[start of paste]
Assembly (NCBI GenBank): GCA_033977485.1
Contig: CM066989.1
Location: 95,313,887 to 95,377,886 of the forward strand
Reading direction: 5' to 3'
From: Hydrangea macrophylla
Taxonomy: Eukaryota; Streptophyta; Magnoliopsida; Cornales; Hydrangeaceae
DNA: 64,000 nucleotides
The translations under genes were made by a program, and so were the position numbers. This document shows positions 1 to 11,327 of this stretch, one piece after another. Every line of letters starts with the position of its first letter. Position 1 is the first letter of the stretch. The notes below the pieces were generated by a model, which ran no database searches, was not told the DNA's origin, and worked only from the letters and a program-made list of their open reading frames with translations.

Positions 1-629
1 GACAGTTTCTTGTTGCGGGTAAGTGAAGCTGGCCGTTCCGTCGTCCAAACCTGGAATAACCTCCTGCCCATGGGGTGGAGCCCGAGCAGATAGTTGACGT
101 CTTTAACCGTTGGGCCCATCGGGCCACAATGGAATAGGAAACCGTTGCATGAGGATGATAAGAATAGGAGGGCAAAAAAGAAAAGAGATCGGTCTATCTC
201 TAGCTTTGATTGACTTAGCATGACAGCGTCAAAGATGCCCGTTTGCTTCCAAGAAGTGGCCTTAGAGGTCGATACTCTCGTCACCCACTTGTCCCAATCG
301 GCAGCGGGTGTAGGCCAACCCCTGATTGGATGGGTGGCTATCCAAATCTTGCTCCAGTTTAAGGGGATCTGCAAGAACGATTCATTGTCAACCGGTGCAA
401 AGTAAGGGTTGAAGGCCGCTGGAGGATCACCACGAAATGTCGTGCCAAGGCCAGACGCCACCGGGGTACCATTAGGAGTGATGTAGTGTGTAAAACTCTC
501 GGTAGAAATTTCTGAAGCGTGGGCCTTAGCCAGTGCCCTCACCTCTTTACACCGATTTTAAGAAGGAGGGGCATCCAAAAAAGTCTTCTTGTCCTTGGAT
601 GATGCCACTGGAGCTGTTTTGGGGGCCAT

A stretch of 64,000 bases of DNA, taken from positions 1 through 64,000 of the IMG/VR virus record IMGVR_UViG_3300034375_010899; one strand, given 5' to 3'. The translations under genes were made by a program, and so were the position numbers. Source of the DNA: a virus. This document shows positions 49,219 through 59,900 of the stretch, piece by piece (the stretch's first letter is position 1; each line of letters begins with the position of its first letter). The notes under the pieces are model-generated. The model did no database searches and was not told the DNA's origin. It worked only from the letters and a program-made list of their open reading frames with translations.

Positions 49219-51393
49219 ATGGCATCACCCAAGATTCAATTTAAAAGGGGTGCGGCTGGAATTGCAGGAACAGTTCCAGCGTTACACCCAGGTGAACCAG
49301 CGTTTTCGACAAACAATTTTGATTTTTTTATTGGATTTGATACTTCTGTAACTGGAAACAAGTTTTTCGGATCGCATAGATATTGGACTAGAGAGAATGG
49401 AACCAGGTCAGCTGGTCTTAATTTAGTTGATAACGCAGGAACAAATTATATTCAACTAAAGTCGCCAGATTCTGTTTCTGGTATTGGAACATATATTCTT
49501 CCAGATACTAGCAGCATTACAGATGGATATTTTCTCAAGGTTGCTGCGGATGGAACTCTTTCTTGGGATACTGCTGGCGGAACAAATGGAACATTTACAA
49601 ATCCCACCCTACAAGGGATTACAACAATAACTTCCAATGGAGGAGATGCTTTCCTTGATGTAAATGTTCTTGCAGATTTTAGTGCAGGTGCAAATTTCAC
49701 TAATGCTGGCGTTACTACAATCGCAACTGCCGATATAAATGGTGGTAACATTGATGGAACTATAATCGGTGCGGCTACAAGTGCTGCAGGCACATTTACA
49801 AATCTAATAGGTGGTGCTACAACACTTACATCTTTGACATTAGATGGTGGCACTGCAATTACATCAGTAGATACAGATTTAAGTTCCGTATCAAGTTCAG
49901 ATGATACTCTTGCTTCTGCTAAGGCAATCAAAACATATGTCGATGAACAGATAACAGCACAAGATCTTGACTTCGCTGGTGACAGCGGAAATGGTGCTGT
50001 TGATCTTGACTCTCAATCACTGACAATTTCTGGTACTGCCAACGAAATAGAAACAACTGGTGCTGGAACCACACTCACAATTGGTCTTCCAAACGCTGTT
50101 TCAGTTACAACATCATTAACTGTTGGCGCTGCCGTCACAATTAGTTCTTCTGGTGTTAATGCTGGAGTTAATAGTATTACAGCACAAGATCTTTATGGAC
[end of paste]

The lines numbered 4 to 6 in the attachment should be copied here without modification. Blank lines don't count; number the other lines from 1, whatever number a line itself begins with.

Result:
Reading direction: 5' to 3'
From: Hydrangea macrophylla
Taxonomy: Eukaryota; Streptophyta; Magnoliopsida; Cornales; Hydrangeaceae